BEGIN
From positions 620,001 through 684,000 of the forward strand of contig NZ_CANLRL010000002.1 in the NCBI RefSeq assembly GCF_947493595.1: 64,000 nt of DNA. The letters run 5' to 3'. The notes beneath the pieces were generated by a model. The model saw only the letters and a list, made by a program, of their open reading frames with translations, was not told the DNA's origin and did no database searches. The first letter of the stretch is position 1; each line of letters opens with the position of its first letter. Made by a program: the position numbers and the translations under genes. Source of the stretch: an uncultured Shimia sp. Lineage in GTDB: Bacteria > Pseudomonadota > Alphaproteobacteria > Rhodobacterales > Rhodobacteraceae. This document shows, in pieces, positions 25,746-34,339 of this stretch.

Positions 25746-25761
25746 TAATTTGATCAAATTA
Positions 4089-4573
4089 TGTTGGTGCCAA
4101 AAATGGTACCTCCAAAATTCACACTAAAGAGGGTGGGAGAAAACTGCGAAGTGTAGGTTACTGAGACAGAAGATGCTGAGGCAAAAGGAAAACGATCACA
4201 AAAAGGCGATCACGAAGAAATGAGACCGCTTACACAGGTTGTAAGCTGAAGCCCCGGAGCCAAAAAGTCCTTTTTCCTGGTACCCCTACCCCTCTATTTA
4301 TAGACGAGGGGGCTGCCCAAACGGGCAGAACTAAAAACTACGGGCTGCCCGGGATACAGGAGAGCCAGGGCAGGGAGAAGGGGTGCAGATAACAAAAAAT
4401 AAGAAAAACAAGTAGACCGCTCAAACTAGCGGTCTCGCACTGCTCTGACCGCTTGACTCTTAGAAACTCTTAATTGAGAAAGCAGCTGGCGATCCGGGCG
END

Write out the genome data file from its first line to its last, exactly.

From positions 620,001 through 684,000 of the forward strand of contig NZ_CANLRL010000002.1 in the NCBI RefSeq assembly GCF_947493595.1: 64,000 nt of DNA. The letters run 5' to 3'. The notes beneath the pieces were generated by a model. The model saw only the letters and a list, made by a program, of their open reading frames with translations, was not told the DNA's origin and did no database searches. The first letter of the stretch is position 1; each line of letters opens with the position of its first letter. Made by a program: the position numbers and the translations under genes. Source of the stretch: an uncultured Shimia sp. Lineage in GTDB: Bacteria > Pseudomonadota > Alphaproteobacteria > Rhodobacterales > Rhodobacteraceae. This document shows, in pieces, positions 25,746-34,339 of this stretch.

Positions 25746-25761
25746 TAATTTGATCAAATTA
Positions 4089-4573
4089 TGTTGGTGCCAA
4101 AAATGGTACCTCCAAAATTCACACTAAAGAGGGTGGGAGAAAACTGCGAAGTGTAGGTTACTGAGACAGAAGATGCTGAGGCAAAAGGAAAACGATCACA
4201 AAAAGGCGATCACGAAGAAATGAGACCGCTTACACAGGTTGTAAGCTGAAGCCCCGGAGCCAAAAAGTCCTTTTTCCTGGTACCCCTACCCCTCTATTTA
4301 TAGACGAGGGGGCTGCCCAAACGGGCAGAACTAAAAACTACGGGCTGCCCGGGATACAGGAGAGCCAGGGCAGGGAGAAGGGGTGCAGATAACAAAAAAT
4401 AAGAAAAACAAGTAGACCGCTCAAACTAGCGGTCTCGCACTGCTCTGACCGCTTGACTCTTAGAAACTCTTAATTGAGAAAGCAGCTGGCGATCCGGGCG